|Image and text provided by University of Utah, Marriott Library.
Photo from The Lehi Sun. (Lehi, Utah) 1913-1949, 17 August 1922, Image 4, courtesy of chroniclingamerica.loc.gov.
|588k||Four H-boats alongside the tender Beaver (AS-5) probably in July 1922. The only identifiable boats are H-2 (SS-29) & H-5 (SS-148).|
After reaching San Pedro, Calif., on 14 July 1922, the Beaver received orders to continue on to the east coast. Departing San Pedro on the 25th, Beaver escorted eight H-boats and four L-boats south toward the Panama Canal. As the submarines were small, and suffered from engine breakdowns, the tender had to tow as many as three submarines at a time during the long stretches between ports. The convoy stopped at Magdalena Bay and Acapulco in Mexico and at Corinto, Nicaragua, before mooring at Coco Solo in the Canal Zone on 28 August. Following two weeks of repairs, the convoy transited the canal on 11 September and arrived at Hampton Roads, Va., via Key West, Fla., on the 29th.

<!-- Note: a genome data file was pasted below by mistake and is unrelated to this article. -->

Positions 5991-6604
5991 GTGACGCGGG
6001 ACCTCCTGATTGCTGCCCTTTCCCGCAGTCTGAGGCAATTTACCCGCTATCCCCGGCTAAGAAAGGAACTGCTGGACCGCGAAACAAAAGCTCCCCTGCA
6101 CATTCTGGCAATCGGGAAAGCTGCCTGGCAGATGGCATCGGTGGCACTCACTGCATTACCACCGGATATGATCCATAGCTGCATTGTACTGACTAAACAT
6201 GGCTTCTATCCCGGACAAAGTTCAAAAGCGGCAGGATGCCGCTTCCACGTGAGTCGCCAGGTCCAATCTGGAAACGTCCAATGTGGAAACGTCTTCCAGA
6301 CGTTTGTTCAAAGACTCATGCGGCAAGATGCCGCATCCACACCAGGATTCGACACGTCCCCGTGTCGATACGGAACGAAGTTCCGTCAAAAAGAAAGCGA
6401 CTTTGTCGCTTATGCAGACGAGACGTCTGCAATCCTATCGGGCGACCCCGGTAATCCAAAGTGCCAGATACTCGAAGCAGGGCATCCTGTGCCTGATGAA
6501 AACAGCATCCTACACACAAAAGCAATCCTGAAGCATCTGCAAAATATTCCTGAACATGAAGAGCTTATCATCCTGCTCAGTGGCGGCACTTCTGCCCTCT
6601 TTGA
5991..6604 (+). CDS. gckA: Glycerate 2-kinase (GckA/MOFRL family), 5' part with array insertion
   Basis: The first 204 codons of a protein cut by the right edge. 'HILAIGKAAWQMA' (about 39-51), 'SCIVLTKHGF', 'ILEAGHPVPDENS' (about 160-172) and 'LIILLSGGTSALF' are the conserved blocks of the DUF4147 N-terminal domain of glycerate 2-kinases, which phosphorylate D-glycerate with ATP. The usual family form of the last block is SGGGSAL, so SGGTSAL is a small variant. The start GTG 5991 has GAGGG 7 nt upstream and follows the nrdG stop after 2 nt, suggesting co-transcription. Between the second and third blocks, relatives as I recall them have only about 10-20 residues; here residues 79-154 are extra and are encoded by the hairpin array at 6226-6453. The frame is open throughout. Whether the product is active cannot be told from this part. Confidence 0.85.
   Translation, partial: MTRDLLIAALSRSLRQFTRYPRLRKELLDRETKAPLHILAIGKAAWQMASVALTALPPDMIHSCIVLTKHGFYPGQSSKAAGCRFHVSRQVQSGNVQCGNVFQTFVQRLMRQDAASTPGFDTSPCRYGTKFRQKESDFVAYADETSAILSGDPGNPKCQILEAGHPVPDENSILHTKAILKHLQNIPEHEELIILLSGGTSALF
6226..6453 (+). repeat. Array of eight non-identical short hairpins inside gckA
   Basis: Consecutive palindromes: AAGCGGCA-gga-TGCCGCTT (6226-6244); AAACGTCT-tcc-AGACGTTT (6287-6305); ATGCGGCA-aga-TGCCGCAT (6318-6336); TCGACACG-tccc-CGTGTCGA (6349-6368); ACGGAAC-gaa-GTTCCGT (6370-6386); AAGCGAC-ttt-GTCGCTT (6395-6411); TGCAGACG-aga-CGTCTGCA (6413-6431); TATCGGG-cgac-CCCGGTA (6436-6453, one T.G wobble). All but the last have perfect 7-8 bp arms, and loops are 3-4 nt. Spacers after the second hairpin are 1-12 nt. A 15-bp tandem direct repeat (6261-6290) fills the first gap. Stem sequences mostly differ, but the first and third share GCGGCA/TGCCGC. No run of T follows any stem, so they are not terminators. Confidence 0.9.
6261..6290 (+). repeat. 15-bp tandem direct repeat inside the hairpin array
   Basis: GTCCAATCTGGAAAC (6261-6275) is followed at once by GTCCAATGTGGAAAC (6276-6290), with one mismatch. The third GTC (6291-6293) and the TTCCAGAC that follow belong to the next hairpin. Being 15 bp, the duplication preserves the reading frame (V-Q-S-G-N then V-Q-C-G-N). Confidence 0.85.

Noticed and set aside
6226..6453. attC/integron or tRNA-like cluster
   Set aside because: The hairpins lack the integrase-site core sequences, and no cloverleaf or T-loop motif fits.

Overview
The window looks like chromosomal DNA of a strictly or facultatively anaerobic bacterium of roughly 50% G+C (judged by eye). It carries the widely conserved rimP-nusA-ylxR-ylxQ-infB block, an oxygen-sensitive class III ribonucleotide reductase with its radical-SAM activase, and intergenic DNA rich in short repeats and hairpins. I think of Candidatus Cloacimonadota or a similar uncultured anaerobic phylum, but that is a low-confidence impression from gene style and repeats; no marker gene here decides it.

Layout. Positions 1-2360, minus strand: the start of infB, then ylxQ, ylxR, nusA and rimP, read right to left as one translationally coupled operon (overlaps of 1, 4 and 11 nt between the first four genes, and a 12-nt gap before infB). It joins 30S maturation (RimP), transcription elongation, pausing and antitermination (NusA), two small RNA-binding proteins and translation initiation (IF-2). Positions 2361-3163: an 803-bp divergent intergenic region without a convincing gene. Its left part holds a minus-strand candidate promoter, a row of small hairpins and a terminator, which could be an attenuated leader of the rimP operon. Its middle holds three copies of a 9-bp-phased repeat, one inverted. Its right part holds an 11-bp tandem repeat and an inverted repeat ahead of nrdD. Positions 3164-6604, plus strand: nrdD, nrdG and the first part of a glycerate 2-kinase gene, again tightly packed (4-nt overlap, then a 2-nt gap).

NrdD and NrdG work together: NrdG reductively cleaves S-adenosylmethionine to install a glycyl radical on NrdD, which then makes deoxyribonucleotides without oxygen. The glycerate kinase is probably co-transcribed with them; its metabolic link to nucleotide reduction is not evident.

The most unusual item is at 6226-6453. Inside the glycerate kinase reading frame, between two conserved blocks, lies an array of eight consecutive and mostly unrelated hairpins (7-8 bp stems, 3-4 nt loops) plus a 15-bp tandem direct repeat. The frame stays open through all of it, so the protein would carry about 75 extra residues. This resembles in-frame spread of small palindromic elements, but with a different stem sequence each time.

|Text courtesy of DANFS.
US Navy photo, courtesy of Scott Koen & ussnewyork.com.
|52k||QUEEN OF UNCLE SAM'S UNDERSEA CRAFT. The H-2 (SS-29) of Pacific submarine fleet, showing the capital "E," which is the symbol for Excellence.|| Image and text provided by Penn State University Libraries; University Park, PA.
Photo from Evening Public Ledger. (Philadelphia [Pa.]) 1914-1942,12 September 1922, Night Extra, Image 32, via chroniclingamerica.loc.gov.